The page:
8. Lancet – Young Voices demand health research goals
Maarten Kok, Dziedzom Komi de Souza
In the Lancet, Young voices from the South (and the North) worry that the voice of young people remains neglected when it comes to health research. Global health research remains mostly “funded, done and prioritized in the developed world”. They propose two specific goals for health research, each with clear targets: (1) set national priorities for health research in each country, and (2) establish a national fund for health research in all countries.
9. Heapol – Health Financing in Brazil, Russia and India: What Role Does the International Community Play?
Devi Sridhar, and Eduardo J. Gómez; http://heapol.oxfordjournals.org/
This article in Health Policy and Planning examines the health financing patterns in three BRIC countries. Brazil and India seem to differ from Russia. Why does AIDS get more money in India and Brazil (than the actual burden warrants), as compared to Russia?
10. Lancet – Health-financing strategy for WHO’s Asia-Pacific Region
Chris D James, Dorjsuren Bayarsaikhan, Henk Bekedam ; http://www.thelancet.com/
The WHO recently developed a new health financing strategy (for the next five years) for the Asia-Pacific region. The strategy includes four (related) target indicators.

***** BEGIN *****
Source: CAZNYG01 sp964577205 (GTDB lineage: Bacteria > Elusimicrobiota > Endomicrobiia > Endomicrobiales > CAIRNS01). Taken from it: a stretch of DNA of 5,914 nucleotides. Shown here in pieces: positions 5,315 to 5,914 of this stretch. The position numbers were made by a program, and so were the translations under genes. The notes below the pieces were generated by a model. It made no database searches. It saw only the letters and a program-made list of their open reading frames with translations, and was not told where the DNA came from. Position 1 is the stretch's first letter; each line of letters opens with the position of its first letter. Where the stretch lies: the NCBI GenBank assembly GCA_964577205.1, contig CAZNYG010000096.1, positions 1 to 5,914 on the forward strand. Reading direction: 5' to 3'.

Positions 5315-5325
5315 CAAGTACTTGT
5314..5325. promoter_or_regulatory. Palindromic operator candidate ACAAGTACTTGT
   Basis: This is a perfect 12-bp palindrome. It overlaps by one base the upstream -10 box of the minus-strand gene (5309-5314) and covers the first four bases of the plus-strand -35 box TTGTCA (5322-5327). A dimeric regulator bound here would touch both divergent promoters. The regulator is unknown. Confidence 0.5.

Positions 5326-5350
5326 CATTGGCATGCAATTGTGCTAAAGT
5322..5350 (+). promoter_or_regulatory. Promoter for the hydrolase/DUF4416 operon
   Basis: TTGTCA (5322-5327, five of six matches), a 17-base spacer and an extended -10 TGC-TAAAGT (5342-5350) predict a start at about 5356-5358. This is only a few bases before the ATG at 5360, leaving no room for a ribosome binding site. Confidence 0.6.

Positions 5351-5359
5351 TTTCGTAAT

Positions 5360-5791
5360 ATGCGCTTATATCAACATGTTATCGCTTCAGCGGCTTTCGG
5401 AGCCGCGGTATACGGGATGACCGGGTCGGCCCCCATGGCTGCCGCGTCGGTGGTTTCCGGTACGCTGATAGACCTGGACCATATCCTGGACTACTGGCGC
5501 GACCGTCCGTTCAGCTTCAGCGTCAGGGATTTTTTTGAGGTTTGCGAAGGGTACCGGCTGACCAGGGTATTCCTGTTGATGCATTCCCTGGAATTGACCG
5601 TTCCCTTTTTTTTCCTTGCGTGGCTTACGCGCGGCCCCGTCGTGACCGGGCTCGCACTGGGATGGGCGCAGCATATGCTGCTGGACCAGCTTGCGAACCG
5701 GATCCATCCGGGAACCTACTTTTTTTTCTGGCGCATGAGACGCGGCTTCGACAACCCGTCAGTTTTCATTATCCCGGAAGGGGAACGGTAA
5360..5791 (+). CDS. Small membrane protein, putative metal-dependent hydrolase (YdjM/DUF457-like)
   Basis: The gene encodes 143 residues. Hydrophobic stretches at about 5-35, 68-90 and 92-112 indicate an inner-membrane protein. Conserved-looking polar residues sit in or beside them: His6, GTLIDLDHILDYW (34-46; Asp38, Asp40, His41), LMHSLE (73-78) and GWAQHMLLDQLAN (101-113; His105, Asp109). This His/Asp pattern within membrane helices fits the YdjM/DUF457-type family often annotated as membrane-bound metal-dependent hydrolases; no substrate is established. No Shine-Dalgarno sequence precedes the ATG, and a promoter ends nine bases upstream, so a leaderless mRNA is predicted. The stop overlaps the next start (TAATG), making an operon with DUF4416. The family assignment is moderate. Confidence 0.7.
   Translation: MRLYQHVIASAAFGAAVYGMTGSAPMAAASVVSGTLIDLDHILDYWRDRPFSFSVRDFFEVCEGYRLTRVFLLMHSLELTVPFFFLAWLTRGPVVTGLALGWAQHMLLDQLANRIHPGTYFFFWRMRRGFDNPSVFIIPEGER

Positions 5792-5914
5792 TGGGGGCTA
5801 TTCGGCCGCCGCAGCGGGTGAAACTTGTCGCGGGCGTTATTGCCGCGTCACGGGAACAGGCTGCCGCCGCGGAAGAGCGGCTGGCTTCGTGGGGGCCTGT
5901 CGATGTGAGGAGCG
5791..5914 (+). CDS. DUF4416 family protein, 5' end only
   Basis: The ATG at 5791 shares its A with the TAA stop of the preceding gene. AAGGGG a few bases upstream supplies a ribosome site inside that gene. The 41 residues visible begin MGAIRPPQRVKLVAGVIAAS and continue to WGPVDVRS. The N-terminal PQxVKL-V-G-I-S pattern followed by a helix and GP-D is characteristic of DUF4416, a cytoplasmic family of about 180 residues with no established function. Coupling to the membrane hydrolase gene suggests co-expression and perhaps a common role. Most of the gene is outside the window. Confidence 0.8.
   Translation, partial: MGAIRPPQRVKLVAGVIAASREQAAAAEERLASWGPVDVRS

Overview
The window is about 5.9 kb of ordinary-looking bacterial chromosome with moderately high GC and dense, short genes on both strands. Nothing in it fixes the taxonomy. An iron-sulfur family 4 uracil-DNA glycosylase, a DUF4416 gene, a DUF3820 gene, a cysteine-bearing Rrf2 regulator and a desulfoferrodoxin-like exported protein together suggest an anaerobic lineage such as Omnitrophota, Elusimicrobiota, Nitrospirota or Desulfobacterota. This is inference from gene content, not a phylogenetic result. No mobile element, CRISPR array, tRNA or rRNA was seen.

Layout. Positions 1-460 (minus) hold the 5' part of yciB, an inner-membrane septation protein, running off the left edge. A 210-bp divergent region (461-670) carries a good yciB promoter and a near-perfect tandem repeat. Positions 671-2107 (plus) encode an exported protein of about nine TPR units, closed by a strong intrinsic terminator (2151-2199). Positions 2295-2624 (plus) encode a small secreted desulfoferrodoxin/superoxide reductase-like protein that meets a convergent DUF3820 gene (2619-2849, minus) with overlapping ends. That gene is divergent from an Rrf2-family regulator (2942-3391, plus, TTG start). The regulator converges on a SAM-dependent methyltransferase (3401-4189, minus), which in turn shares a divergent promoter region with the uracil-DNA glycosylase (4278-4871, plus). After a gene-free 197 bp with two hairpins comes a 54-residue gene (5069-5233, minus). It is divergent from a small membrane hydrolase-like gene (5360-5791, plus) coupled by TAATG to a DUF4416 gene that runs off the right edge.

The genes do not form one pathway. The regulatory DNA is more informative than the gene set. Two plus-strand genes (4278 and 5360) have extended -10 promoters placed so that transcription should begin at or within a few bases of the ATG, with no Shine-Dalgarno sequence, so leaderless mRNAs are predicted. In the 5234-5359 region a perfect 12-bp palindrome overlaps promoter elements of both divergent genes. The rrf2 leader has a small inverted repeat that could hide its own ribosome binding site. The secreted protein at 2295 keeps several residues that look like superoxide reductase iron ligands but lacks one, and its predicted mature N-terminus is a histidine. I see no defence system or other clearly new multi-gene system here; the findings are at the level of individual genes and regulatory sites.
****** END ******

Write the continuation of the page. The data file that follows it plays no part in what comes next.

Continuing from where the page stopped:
Recent Blogs on Aid effectiveness
The former DFID economist Owen has been very productive on his blog in recent weeks. In one blogpost, he dwelled on the aid fungibility issue, as touched upon in the recent Lancet article by Lu et al. Owen disagrees with the last three of their recommendations.
In another post, Owen sheds light on the role of development policy issues in the upcoming UK election, and says the debate should focus less on aid (and the 0.7 % fetish), but more on fair global policies in a range of areas (like trade, arms, migration, pharmaceutical industry…).
Also in the fungibility debate, the CGD blog has a somewhat technical blogpost (by Roodman) on some methodological issues of the Lu et al. paper. The causal interpretation of the findings is questionable, Roodman contends.
Finally, two influential ladies, Nancy Birdsall and Liliana Rojas-Suarez , muse on the Center for Global Development blog on the World Bank and IMF in the wake of the crisis and the challenges ahead.